GASB 68 Deferred Employer Contributions to Pensions

The Latest Rules and Regulations That Impact Your Government Entity

Last month I discussed the timing of specific pension related dates in valuing, measuring and reporting your pension related amounts for the full accrual basis statements in accordance with GASB Statement 68. This month I am discussing the employer contributions to the plan, and how they should be reported for the full accrual based statements.

As you may remember from last month, the pension liability (or asset if your plan is fully funded) reported is most likely going to be measured as of a date earlier than that of the reporting date. GASB 68 calls that the “measurement date”. Because your pension liability (asset) is measured as of a different date than your fiscal year-end date, you will have some timing issues with the employer contributions made between the measurement date and the fiscal year-end date being reported. In the past, those contributions probably were a credit to cash, and a debit to pension expense. However, because those contributions are part of the plan’s fiduciary net position, and because the plan’s fiduciary net position is part of the calculation to get to your plan’s Net Pension Liability (Asset) being recorded, those contributions should really be recognized as a reduction to the overall Net Pension Liability in the year they were paid to the plan. Therefore, we will now be crediting cash and debiting a deferred outflow for employer contributions to pensions for the employer’s contribution made between the measurement date and the fiscal year end being reported. In the subsequent year, you will credit the deferred outflow for contributions you posted in the prior year and debit the Net Pension Liability (Asset) because last year’s contributions were applicable to this year’s Net Pension Liability (Asset) that was measured last year. Confused? It gets better! In some cases there will be some variation to the amounts you post above if the measurement date is not one year behind the fiscal year end date. For example, if your plan has a June 30 year-end, but the employer government has a December 31 year-end, you will only defer six months’ worth of employer contributions because there are only six months between the measurement date of the plan on June 30 and the employer’s fiscal year-end on December 31, and the contributions made in the last six months of the employers fiscal year-end were not applicable to the Net Pension Liability (Asset) measured on June 30.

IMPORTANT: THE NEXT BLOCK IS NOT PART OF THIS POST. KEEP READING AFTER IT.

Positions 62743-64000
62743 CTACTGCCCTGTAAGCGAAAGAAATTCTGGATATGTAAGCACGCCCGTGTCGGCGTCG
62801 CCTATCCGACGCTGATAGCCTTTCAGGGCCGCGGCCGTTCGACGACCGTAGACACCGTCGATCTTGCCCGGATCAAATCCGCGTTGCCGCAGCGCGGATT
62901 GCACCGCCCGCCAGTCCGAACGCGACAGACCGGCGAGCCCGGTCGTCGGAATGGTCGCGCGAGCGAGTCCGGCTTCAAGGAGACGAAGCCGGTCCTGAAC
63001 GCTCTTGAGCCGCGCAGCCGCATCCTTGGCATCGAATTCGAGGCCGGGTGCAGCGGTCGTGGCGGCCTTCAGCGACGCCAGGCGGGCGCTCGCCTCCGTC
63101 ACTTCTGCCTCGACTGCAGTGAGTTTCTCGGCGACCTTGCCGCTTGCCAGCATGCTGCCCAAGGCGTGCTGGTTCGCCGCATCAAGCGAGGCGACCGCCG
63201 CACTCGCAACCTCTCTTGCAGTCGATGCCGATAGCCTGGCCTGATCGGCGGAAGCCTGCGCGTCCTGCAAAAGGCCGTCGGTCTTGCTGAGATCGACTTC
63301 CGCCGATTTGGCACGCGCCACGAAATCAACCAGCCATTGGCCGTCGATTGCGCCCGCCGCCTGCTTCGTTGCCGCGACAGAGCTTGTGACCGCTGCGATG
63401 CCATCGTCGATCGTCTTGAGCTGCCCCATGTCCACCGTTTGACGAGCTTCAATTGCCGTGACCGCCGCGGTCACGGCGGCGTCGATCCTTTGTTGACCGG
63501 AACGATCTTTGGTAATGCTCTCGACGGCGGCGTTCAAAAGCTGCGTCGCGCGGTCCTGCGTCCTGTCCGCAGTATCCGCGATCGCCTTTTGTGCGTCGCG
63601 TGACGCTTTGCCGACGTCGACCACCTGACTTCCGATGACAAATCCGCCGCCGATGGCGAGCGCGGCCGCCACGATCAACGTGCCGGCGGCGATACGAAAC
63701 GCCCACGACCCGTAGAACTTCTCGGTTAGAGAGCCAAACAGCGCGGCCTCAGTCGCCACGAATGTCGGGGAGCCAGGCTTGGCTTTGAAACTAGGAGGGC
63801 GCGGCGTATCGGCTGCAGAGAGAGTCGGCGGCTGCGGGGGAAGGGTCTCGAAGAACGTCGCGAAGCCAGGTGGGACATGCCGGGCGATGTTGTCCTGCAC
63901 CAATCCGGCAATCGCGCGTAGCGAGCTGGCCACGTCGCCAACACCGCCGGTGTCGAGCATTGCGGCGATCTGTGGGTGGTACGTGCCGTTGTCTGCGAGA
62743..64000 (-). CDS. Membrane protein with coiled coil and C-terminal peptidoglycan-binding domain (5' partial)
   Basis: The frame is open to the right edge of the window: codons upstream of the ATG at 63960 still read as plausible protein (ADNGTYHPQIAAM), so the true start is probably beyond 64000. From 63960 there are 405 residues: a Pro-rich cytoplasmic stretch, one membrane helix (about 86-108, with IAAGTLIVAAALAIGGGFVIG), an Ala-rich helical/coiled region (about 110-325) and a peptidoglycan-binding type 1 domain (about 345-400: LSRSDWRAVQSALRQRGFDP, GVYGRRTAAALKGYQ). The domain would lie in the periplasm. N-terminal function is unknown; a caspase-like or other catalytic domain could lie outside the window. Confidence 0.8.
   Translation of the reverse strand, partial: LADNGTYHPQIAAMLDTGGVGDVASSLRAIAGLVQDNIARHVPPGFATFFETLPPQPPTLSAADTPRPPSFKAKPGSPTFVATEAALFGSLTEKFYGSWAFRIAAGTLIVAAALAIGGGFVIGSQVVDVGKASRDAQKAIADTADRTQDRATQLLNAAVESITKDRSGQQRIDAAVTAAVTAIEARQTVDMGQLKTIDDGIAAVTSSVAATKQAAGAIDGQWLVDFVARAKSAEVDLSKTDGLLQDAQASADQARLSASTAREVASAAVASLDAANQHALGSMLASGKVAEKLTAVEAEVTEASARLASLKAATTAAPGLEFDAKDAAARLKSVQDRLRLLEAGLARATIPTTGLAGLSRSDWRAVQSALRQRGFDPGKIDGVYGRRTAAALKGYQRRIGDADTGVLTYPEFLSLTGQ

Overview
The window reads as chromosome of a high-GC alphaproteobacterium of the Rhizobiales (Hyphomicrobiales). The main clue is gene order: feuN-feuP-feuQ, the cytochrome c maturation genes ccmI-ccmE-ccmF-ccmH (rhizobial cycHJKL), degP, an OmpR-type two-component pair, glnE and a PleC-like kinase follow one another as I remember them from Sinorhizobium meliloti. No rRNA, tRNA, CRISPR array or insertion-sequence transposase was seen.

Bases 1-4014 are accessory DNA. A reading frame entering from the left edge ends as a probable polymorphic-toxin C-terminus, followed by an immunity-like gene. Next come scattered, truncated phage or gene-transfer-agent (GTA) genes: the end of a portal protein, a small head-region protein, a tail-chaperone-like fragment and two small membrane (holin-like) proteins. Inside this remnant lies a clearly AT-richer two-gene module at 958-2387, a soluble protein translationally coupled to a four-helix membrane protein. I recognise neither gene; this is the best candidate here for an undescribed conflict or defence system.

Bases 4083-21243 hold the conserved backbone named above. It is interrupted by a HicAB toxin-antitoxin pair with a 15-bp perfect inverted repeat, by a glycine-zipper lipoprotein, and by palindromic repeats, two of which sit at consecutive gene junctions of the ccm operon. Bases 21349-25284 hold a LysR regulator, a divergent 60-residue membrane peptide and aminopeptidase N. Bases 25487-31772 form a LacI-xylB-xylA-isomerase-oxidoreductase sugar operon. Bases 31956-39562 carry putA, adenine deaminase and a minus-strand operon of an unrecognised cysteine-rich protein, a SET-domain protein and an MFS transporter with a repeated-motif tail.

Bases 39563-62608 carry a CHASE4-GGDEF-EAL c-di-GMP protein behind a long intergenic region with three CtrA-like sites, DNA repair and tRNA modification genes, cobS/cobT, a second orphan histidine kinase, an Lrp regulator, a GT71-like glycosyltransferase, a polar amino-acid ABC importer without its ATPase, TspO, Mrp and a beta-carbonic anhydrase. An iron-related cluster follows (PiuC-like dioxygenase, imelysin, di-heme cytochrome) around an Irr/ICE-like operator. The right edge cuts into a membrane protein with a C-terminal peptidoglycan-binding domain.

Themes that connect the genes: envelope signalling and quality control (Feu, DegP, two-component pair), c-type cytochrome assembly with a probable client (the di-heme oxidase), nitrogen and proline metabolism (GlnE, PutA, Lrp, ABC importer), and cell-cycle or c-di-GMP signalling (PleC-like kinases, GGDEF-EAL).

Still confused? I imagine some may be, and if that is the case, or you want to learn more about the plethora of changes effecting your upcoming statements as a result of GASB Statement 68, I encourage you to attend our free live learning session here at our office in Tempe, AZ on April 29, 2015 from 8:00am – 10:30am. Can’t make it to the live event? Sign up for our live webinar at the same time and listen in from the comfort or your office or home. To be included on the invite, please contact Chelsea Kreger at The deadline to RSVP is April 28, 2015. I hope to see, or hear, you there.

By Brian Hemmerle, CPA, CFE